History and Purpose:
The Perkin Medal was established to commemorate the 50th anniversary of the discovery of mauvene. Today it is widely acknowledged as the highest honor in American industrial chemistry. Perkin was a founding Member of SCI and this Medal was first presented in New York to Perkin himself.
Since 1906 SCI’s America Group has honored many inspiring and brilliant scientists in Perkin’s name. Ranging from Edward Acheson of graphite and carborundum fame to Carl Djerassi who developed the first contraceptive pill, awards have demonstrated the contribution of science to today’s world. Names like I Langmuir, Glen Seaborg and Heinman Hass sit alongside those of Arthur D Little and Milton Harris, who transformed the way research and whole enterprises were managed.
The award is presented in September at the Hyatt Hotel in Philadelphia. Attended by a wide range of scientists and executives from science-based industries, it provides an excellent opportunity to network with those working to advance modern industrial chemistry.
Sir William Henry Perkin:
Sir William Henry Perkin (1838-1907) at the age of 18 created the world’s first synthetic aniline dye, which revolutionized color chemistry and opened up new possibilities for a whole range of industries; most notably, textiles and clothing.
Perkin was born in England and entered the Royal College of Science at 15. At 18, in private experiments attempting to make quinine, he inadvertently created a dye. Just six months later mauve was being used in a London dyehouse. He enjoyed international acclaim and went on to more discoveries and opened his own factories. He ‘retired’ from industry to focus on ‘pure science’ at the age of 36.
2016 Perkin Award Medalist – Peter Trefonas
PHILADELPHIA—May 5 2016—The Society of Chemical Industry (SCI), America Group, announced today that Peter Trefonas, Ph.D., corporate fellow in Electronic Materials at The Dow Chemical Company (NYSE: DOW), has won the 2016 SCI Perkin Medal.
This honor recognizes Trefonas’ contributions in the development of chemicals that enable microlithography for the fabrication of microelectronic circuits. His outstanding work in the creation of polymer photoresists used in the lithographic process, especially the development of antireflective coatings, enables patterning of smaller features, fitting more circuits in the same area. These advances in miniaturization enable the faster microprocessors and multitude of new electronic devices that are such a large part of daily life.
Trefonas will receive the medal at a dinner in his honor on Tuesday, September 13, 2016, at the Hilton Penn’s Landing Hotel in Philadelphia.
“Discovery, innovation, and achievement have defined the career of Dr. Trefonas,” said Fred Festa, chairman and chief executive officer of W.R. Grace & Co., and Chair of SCI America. “The SCI is pleased to recognize his remarkable success in our industry, his contributions to science, and his impact on the quality of our lives.”
“It is hard to imagine life without the smart devices we use, devices we upgrade frequently as technology improves. Peter’s advances in materials used in lithography make them possible, enabling circuit designs that are smaller and faster. Peter has been a driving force in our Electronic Materials business for decades, developing innovative technology, mentoring others and driving the organization to a high level of performance,” says A.N. Sreeram, Dow senior vice president and chief technology officer. “Peter’s selection as the recipient of the Society of Chemical Industry’s Perkin Medal is a fitting recognition of his innovative work.”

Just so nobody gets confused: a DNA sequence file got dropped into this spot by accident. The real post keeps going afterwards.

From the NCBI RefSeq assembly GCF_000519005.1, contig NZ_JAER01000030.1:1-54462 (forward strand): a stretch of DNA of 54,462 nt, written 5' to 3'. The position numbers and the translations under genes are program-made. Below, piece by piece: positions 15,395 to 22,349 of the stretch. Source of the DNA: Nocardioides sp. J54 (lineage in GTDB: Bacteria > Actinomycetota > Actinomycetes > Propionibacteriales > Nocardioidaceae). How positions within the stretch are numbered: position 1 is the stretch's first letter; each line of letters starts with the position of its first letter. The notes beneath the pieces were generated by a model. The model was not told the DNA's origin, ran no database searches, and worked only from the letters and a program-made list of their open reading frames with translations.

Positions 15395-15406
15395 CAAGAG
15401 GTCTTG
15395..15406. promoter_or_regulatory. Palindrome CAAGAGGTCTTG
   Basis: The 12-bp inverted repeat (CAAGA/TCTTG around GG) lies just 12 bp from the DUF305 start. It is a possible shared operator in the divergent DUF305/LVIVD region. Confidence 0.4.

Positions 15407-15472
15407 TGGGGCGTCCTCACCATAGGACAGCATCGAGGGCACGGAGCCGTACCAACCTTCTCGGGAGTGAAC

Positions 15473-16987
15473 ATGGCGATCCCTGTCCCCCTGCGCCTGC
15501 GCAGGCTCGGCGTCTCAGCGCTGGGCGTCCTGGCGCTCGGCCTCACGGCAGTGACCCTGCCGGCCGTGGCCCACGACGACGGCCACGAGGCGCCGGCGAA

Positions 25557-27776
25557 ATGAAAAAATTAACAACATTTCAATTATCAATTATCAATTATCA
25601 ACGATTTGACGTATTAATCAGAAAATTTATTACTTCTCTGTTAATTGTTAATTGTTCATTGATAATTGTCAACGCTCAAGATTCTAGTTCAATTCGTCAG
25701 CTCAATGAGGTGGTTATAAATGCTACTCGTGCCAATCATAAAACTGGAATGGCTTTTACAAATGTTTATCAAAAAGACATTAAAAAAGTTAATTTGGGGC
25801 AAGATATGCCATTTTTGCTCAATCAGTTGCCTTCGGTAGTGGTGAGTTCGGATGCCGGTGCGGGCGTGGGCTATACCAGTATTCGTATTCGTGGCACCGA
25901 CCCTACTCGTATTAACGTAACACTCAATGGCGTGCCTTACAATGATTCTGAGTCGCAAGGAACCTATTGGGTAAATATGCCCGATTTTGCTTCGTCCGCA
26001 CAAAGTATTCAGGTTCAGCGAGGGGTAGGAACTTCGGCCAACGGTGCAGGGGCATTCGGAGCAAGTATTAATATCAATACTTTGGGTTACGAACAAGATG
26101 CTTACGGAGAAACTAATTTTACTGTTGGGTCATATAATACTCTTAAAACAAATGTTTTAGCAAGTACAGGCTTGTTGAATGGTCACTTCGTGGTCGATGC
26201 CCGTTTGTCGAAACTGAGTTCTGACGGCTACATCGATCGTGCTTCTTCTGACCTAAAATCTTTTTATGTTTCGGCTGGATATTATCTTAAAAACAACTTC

About Peter Trefonas
Peter Trefonas, Ph.D., is a Corporate Fellow in The Dow Chemical Company, where he works within the Dow Electronic Materials Business Group.
Trefonas made major contributions to the development of many successful products which are used in the production of integrated circuits spanning multiple device design generations, from 2 micron to 14 nm node technologies. These include photoresists, antireflectant coatings, underlayers, developers, ancillary products, and environmentally safer green products. These electronic materials have had a high commercial impact, and have helped to facilitate the progress of the Information Age.
He is an inventor on 61 US patents, has over 25 additional published active U.S. patent applications, is an author of 99 journal and technical publications, and is a recent recipient of both the 2014 ACS Heroes of Chemistry Award and the 2014 SPIE Willson Award.
Trefonas earned his Ph.D. in inorganic chemistry with Prof. Robert West at the University of Wisconsin-Madison in 1985 and his Bachelor of Science in chemistry at the University of New Orleans in 1980. Originally a native of New Orleans, Trefonas has lived with his family in Medway, Massachusetts for the last 27 years.
His research career began at Monsanto Electronics Materials Company. He then co-founded a start-up company called Aspect Systems Inc., which acquired lithographic chemicals technology spun off from Monsanto. He continued in electronic materials R&D as his career moved via acquisitions by Shipley Company, Rohm and Haas Company, and Dow. Prior to graduate school, Trefonas was also the creator of several commercial computer games which were popular on early microcomputer platforms.